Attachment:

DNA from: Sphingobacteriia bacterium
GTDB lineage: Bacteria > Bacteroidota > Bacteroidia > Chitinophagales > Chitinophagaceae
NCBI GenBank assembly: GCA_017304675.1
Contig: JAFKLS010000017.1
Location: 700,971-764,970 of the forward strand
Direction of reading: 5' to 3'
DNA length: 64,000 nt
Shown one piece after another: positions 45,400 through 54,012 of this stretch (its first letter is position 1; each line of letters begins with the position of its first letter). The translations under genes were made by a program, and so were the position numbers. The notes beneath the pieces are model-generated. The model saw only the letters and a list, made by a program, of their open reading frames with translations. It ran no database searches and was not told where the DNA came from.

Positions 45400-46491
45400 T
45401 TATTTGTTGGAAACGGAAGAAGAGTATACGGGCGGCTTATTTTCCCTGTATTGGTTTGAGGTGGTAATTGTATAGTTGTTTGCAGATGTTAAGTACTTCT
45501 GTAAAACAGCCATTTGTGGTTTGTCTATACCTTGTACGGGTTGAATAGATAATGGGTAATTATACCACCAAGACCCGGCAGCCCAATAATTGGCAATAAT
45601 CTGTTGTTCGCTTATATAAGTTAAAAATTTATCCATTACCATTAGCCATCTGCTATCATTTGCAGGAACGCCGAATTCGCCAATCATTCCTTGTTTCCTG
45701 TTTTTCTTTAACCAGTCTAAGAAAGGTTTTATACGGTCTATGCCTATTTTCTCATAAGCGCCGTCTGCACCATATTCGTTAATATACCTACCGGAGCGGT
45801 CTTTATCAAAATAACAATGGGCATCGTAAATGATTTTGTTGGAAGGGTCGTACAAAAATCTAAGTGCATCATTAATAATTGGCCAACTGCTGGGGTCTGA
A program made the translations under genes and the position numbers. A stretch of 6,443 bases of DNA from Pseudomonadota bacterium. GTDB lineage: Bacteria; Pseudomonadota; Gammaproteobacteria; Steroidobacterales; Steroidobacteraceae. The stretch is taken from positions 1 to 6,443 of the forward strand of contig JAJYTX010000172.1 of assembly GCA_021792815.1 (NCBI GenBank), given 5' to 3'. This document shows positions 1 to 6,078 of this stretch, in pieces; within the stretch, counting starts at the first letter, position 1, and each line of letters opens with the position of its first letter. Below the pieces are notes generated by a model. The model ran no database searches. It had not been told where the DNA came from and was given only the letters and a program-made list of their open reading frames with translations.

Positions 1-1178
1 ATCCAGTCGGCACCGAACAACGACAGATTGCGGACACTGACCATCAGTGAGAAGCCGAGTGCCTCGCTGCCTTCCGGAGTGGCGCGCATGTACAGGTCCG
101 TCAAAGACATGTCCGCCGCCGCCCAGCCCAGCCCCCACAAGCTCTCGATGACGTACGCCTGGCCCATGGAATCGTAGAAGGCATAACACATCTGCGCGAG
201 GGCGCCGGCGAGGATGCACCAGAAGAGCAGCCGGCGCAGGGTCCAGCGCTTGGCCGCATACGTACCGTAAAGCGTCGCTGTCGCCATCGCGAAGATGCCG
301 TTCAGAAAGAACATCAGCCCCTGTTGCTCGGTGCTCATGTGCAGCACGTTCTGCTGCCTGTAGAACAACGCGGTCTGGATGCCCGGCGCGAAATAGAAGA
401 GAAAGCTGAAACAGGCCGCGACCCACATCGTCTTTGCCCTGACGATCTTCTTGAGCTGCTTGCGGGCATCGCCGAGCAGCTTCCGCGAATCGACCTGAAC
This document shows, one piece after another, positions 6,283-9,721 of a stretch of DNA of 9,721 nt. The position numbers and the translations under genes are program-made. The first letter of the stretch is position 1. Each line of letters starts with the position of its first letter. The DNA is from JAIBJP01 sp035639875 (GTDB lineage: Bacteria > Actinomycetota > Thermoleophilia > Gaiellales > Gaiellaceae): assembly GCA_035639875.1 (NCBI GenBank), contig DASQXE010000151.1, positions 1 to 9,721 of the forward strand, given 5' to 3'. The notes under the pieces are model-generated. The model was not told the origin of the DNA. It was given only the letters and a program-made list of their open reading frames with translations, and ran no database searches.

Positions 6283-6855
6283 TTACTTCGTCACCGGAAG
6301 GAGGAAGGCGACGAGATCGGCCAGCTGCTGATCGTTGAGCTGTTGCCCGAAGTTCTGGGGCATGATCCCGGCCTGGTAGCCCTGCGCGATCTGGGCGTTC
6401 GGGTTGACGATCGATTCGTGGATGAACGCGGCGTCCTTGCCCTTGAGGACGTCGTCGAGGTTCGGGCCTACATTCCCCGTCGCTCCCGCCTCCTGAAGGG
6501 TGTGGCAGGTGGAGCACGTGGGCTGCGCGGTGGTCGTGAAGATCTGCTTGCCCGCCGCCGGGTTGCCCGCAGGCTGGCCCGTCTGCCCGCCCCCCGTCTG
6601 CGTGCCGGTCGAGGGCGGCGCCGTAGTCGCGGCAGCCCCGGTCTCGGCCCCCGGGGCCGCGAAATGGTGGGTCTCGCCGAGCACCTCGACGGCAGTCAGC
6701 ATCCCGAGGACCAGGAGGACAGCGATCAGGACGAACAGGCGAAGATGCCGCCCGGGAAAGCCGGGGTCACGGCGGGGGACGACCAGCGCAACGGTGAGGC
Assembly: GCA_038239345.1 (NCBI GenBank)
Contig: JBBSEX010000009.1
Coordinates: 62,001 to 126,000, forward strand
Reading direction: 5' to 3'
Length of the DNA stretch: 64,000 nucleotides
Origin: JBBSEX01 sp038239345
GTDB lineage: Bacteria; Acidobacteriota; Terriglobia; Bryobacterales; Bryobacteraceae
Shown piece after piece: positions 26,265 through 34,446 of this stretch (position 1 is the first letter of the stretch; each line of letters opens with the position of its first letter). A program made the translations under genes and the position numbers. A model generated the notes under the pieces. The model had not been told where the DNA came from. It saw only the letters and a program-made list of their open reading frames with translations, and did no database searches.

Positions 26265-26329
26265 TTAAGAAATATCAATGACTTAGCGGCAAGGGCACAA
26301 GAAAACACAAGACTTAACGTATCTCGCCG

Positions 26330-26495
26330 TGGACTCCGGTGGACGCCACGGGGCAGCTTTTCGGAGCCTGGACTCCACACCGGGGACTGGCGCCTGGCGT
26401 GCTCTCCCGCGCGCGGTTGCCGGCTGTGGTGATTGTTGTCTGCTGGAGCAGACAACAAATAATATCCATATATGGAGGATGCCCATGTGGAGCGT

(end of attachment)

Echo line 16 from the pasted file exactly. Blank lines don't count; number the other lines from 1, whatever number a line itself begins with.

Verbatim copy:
A program made the translations under genes and the position numbers. A stretch of 6,443 bases of DNA from Pseudomonadota bacterium. GTDB lineage: Bacteria; Pseudomonadota; Gammaproteobacteria; Steroidobacterales; Steroidobacteraceae. The stretch is taken from positions 1 to 6,443 of the forward strand of contig JAJYTX010000172.1 of assembly GCA_021792815.1 (NCBI GenBank), given 5' to 3'. This document shows positions 1 to 6,078 of this stretch, in pieces; within the stretch, counting starts at the first letter, position 1, and each line of letters opens with the position of its first letter. Below the pieces are notes generated by a model. The model ran no database searches. It had not been told where the DNA came from and was given only the letters and a program-made list of their open reading frames with translations.